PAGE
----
Beginning Adventures

| 2/10/2012 3:37:33 PM

Tags: Raising Chickens, Chicks, Roosters, Laying Hens, Chicken Coop, Revolution, Chickens in the City, Free Range Eggs,

Rosalind head shotWe used to live in Mid-Coast Maine. Cold, wet, smoggy, foggy, steamy, cloudy Maine. Then I learned that I was to be transported to Kansas, with or without my consent. So we packed up our things and took a nice long drive to what I deemed the middle of absolutely nowhere. Pretty soon without my realizing it, I began to change. I now was interested in how these huge fields of dirt became huge fields of corn, wheat or soybeans. When I went to somebody’s farm, I was not interested in their house but the animals outside of it. Without myself hardly knowing it, I began to want chickens.

So I looked at some articles on the internet, and some magazines in the farm stores, and I decided that I wanted chickens. So like any good daughter, I asked my parents over dinner if I might keep a couple hens and try my luck with the whole chicken raising thing. My parents, unfortunately, knew something that I did not, chickens were against the law in this city that we lived in (so were panthers, lions, zebras, goats, and sheep). Just when things started to look grim for my dreams of being a chicken farmer, I stumbled across a website dedicated to the ‘Chicken Revolution.’

Now, I learned that this was an effort to bring chickens back to the city. I learned that it was possible to change the ordinances. I learned that one person wanting chickens in a small town was not a mental condition to be treated by psychiatrists, but a condition where there is but one cure: chickens. I had a very serious illness called chicken fever. I spent hours searching for the perfect breed. There were days my biology lesson consisted of looking at all the sicknesses that could affect poultry and their cures. I learned how to bone a chicken. One day I made a frittata, and another day I made a chicken pot pie. Pretty soon this disease could not be satisfied by just eating eggs or chicken, accompanied by looking at adorable baby chickies on the internet. Every time I went to a friend’s house I had to pet a chicken. My condition was worsening with each passing day.

Since I am home educated, I happen to be able to redirect some of the time spent on certain subjects, and put some of my previous learning to practical use. Within a space of a month, I created a draft ordinance proposal to allow chickens, an accompanying power point presentation, and managed to get on the agenda for the small city council meeting. My speech on how chickens can save the world and fly to the moon, seemed to hit a nice spot in the council members, and they agreed to allow chickens in the city.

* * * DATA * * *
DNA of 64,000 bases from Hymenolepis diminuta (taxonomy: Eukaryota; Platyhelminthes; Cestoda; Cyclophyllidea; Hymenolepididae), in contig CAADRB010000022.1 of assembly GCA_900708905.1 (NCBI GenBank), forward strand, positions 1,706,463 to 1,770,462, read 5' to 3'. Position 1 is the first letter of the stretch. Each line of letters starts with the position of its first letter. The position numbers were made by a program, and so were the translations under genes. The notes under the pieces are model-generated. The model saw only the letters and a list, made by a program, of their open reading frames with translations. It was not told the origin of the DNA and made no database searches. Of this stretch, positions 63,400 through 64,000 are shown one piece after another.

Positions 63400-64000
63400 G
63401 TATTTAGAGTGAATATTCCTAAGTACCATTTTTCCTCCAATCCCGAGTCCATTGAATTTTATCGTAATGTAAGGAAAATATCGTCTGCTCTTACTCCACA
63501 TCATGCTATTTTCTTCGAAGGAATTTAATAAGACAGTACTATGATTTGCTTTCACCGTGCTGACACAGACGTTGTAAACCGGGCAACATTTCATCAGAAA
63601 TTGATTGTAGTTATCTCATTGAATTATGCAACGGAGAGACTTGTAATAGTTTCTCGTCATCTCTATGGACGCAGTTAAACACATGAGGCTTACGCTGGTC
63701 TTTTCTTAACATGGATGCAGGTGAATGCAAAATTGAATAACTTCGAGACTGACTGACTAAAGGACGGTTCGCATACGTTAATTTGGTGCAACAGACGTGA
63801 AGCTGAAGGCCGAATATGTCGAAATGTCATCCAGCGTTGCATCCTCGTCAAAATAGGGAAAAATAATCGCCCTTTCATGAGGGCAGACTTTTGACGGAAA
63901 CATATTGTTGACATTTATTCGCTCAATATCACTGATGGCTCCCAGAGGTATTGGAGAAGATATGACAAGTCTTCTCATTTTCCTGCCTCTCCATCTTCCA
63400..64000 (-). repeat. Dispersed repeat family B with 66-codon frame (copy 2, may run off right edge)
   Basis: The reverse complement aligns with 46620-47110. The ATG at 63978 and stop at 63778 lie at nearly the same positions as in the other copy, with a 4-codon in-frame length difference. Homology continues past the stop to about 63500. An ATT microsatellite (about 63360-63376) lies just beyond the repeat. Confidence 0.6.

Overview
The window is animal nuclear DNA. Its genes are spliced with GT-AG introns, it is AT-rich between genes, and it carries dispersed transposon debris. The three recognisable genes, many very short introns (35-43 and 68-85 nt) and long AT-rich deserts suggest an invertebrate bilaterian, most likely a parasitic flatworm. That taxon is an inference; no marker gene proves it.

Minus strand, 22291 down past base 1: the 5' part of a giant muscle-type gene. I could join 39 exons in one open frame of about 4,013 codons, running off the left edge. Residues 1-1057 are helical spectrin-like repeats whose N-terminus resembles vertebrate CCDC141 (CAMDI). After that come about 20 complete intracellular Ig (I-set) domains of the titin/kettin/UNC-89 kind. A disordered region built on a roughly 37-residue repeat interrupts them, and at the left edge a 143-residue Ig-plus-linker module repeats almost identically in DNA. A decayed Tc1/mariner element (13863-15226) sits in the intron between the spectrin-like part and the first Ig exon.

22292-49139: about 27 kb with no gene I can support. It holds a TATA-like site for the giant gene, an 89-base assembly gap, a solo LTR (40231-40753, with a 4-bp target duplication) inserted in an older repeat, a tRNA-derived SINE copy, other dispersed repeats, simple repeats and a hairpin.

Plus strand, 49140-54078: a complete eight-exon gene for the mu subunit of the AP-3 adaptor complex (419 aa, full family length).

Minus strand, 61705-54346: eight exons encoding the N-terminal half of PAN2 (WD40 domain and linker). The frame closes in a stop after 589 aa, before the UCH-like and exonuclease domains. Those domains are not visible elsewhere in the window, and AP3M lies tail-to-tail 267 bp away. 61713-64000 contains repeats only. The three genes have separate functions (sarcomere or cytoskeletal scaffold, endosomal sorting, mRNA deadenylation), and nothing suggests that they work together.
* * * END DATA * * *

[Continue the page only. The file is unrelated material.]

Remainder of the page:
Immediately, I began to search for the exact breeds I wanted. It was not a difficult decision to get bantams, because I have always loved miniature things, and a little chicken was just too irresistible. Then began the difficult part. I had to find the right breeds. I wanted pretty eggs and pretty chickens, so I decided to get an order of 5 Easter eggers, 5 mille fluer d’uccles, and 2 silkies. When they arrived I put them in a plastic box I had set up in my bedroom, with a red heat lamp. This lamp, I soon learned, made getting to sleep very difficult, as well as their incessant (and totally adorable) peeping.

After about a week, my parents decided they were done waiting for eggs. My mother searched high and low on Craigslist for full grown chickens, and we managed to find 3 bantam golden-laced cochin hens, but they came with a rooster. Of course we couldn’t pass up the opportunity to have hens and we quickly finished the coop (made from recycled materials), and bought the girls, and dude, and got them all situated in their new accommodations.

vic husband
2/18/2012 9:20:00 AM

It nice to hear that someone likes Chickens and Animals. But you forgot to say how good Home grown chicken eggs & meat are. Especially when you give them all the table scraps (including meat). Yummm!!

mary carton
2/14/2012 4:54:06 AM

Rosalind welcome to GRIT. I celebrated my year anniversary this month as a GRIT blogger along with my hooligans as Rosedale Garden. Don't let the cochins cross with the other breeds, they make one ugly chicken.

christine byrne
2/13/2012 4:02:36 AM

Rosalind, I really enjoyed reading your story. When I was a kid we started with chickens, too. I liked the ones with the funky hairdos. We ended up having nearly every livestock animal and a few really odd pets over the years. I loved every minute of it.

ilene reid
2/11/2012 7:14:09 PM

Rosalind, I see you made it to GRIT blogging. I'm excited to read your next blog, hopefully about the new baby goat. Traci and I enjoyed visiting with you and your family on your little farm and we plan to stop again when the weather premits. I was totally impressed with your knowledge of chickens, and each one had a name!!! If you make it to Topeka please do stop by and meet the GRIT staff. And Nebraska Dave is one of our biggest fans. Always so quick to welcome new bloggers with encouraging words. Listen for the "HONK" next week!!!

nebraska dave
2/11/2012 2:57:39 AM

Rosalind, welcome to GRIT blogging. You have had quite a journey. It made me smile at the way to took initiative and convinced the city to change the ordinance and allow chickens within the city limits. The difference between Maine weather and Kansas weather is huge. I live the next state north of you in Nebraska. If you are close to Topeka stop by and meet the GRIT staff. They are a great group of folks. I eagerly wait to read more blogs about your experiences on your country farm. Have a great day.

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